rise and fall

I finished reading ‘The Necklace of the Gods’ (Alison Goodman) this morning, and, after thinking about it for a lot of the afternoon, I actually kind of have mixed feelings about it.

(Just a warning before I proceed: I’m going to do my best not to spoil it for anyone who hasn’t read it, but I can’t guarantee anything because it’s hard to write about everything I want to write about without giving away some of the story.)

TNOTG is still written superbly well, just like the first novel, ‘The Two Pearls of Wisdom’ but the story and character development just felt … different. Not necessarily in a bad way. Here, let me explain…

It’s kind of been a while since I read TTPW (well, it hasn’t really, but my long-term memory isn’t that great so it kind of has been) so I don’t remember it in extensive details, but Eona’s character/personality seemed more stable/constant. The plot development also seemed more straightforward – not really meaning to say it was more simplistic, but TNOTG kind of weaves around a bit more in comparison.

Having said that, however, I kind of reckon that the build-up in TNOTG was a bit slower than TTPW, culminating in a frickin’ epic ending (please excuse the language) in the last five or so chapters. Actually, it was probably because I read it more slowly than the first book…

I mean, the first book was kind of centred around the Palace and the Dragoneye Halls, and they went to that fishing village briefly, but in the second book they seem to travel all over the place. And there’s a whole lot of death and destruction throughout. I liked that there was plenty of action and such, but there was also a lot more talking and strategising – and so much more about relationships and feelings and sexual tension.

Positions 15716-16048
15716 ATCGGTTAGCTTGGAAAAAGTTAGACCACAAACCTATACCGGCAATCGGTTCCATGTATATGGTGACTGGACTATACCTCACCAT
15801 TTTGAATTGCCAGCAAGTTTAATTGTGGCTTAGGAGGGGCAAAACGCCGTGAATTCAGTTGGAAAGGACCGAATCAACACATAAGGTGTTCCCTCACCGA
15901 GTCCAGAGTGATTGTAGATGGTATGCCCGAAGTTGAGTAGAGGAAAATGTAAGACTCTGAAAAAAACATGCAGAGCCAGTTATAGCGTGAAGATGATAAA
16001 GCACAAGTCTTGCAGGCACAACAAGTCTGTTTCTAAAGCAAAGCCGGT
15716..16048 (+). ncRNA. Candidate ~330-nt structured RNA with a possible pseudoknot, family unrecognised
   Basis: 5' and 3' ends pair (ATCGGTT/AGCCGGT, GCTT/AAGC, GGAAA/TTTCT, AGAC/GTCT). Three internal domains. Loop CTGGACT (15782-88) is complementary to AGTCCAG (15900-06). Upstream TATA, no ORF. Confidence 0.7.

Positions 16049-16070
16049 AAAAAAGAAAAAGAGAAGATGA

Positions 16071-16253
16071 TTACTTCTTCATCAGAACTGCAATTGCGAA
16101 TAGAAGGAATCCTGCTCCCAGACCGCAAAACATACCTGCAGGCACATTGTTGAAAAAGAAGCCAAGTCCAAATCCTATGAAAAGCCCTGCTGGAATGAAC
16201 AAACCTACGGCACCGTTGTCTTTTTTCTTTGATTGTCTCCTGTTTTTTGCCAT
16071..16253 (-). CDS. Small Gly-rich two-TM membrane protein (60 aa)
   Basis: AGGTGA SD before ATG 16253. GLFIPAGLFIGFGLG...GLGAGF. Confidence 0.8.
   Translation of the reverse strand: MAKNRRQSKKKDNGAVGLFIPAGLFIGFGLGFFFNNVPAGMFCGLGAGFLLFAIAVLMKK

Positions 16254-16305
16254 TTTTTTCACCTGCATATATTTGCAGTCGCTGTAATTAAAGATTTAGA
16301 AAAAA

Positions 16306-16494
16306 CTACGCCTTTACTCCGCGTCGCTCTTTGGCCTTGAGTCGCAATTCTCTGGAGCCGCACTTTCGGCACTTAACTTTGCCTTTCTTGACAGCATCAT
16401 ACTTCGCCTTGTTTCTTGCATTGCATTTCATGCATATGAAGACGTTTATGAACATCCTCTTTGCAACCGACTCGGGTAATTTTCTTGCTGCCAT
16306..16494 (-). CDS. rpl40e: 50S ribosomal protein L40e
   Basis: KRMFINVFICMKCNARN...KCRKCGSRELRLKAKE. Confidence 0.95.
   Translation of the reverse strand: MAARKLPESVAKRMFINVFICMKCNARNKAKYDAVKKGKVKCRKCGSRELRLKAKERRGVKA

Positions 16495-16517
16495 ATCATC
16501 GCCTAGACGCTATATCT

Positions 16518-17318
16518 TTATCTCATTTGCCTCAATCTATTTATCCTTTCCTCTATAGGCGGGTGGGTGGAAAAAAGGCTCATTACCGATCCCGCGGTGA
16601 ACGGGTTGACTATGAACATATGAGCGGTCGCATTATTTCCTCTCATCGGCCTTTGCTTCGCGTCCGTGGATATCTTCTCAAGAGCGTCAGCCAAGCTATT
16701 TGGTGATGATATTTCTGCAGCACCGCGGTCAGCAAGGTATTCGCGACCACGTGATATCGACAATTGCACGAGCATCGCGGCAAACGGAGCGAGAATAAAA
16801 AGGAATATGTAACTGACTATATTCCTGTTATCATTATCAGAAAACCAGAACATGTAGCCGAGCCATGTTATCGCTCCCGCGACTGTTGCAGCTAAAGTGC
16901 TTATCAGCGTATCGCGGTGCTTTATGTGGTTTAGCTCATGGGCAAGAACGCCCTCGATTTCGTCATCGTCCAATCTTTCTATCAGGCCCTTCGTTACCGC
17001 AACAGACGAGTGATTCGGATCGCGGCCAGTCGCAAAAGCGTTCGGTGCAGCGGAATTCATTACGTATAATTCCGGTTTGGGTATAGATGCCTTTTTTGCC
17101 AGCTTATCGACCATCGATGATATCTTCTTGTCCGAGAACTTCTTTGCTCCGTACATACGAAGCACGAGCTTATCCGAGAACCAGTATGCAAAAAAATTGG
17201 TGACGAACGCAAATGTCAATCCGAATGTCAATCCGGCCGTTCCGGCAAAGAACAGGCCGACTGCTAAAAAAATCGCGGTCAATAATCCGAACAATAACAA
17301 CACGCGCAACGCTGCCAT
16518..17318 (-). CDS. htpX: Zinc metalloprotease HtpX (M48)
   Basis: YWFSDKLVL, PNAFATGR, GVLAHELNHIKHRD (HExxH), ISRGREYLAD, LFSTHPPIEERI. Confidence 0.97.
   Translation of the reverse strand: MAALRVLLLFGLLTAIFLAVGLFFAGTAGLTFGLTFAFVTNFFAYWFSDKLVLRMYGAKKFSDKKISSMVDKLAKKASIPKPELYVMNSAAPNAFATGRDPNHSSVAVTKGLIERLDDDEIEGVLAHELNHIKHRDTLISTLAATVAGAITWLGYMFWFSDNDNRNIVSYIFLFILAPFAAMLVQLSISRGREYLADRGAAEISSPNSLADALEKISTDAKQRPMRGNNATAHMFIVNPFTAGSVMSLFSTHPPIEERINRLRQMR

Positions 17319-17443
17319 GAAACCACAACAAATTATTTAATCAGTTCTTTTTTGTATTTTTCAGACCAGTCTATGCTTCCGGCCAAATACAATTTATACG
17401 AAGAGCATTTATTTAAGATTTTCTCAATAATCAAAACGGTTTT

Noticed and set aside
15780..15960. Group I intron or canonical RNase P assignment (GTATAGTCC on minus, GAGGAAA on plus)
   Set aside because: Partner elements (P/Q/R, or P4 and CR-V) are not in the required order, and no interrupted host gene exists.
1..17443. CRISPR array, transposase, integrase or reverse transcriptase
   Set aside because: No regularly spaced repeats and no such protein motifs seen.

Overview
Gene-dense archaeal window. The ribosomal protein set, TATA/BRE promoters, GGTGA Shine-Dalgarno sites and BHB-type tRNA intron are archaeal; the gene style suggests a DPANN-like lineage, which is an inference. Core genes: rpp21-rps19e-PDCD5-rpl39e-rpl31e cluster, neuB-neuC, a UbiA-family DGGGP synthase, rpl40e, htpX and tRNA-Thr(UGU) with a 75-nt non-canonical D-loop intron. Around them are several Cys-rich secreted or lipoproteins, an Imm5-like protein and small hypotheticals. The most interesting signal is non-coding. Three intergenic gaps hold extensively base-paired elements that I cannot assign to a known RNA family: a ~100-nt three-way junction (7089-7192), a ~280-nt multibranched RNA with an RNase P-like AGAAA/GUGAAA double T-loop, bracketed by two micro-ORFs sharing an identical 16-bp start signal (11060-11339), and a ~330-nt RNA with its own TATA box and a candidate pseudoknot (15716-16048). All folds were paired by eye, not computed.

I suppose it was all necessary, though. It’s kind of a complex concept – the whole thing with the Dragons and their pearls and their relationship with the Dragoneyes and also the Imperial line…

When I said earlier that Eona’s character seemed more stable in the first book – that’s because of the development of her relationships with Ido and Kygo in TNOTG. Ido brings out her power-hungry side, which I kind of felt was at odds with who she really was, since she’s the hero. But, considering her past, I suppose it makes sense for her to have some craving for power. And then her relationship with Kygo was sort of up and down all the time.

Ok, now this next part might not make a lot of sense, considering what I just wrote, but I liked Ido a lot more in TNOTG than in the first book. Maybe I just felt sorry for him at the start, or maybe I liked that he seemed to be helping Eona and protecting her… If I think of Ido and Kygo as characters in isolation, not in context of the story and whether they’re good or evil (if that makes sense), I reckon I like Ido better. (For anyone who hasn’t read the series (can you still call it a series if there’s only two books in it?), it’s sort of like comparing Edward and Jacob from ‘Twilight’.)

I still can’t get over how awesome the ending was, though. I don’t want to fully give it away, but that twist involving Yuso kind of caught me by surprise. Overall, I reckon I’d rank ‘The Necklace of the Gods’ as highly as I did ‘The Two Pearls of Wisdom’. Too bad there won’t be another sequel…

Edit: Just wanted to add, for the record, and for random trivia, when there are only two books in a series, it’s actually called a duology (as advised by a friend). There don’t seem to be many duologies in the literary world (I haven’t heard of them, anyway) but there you go.


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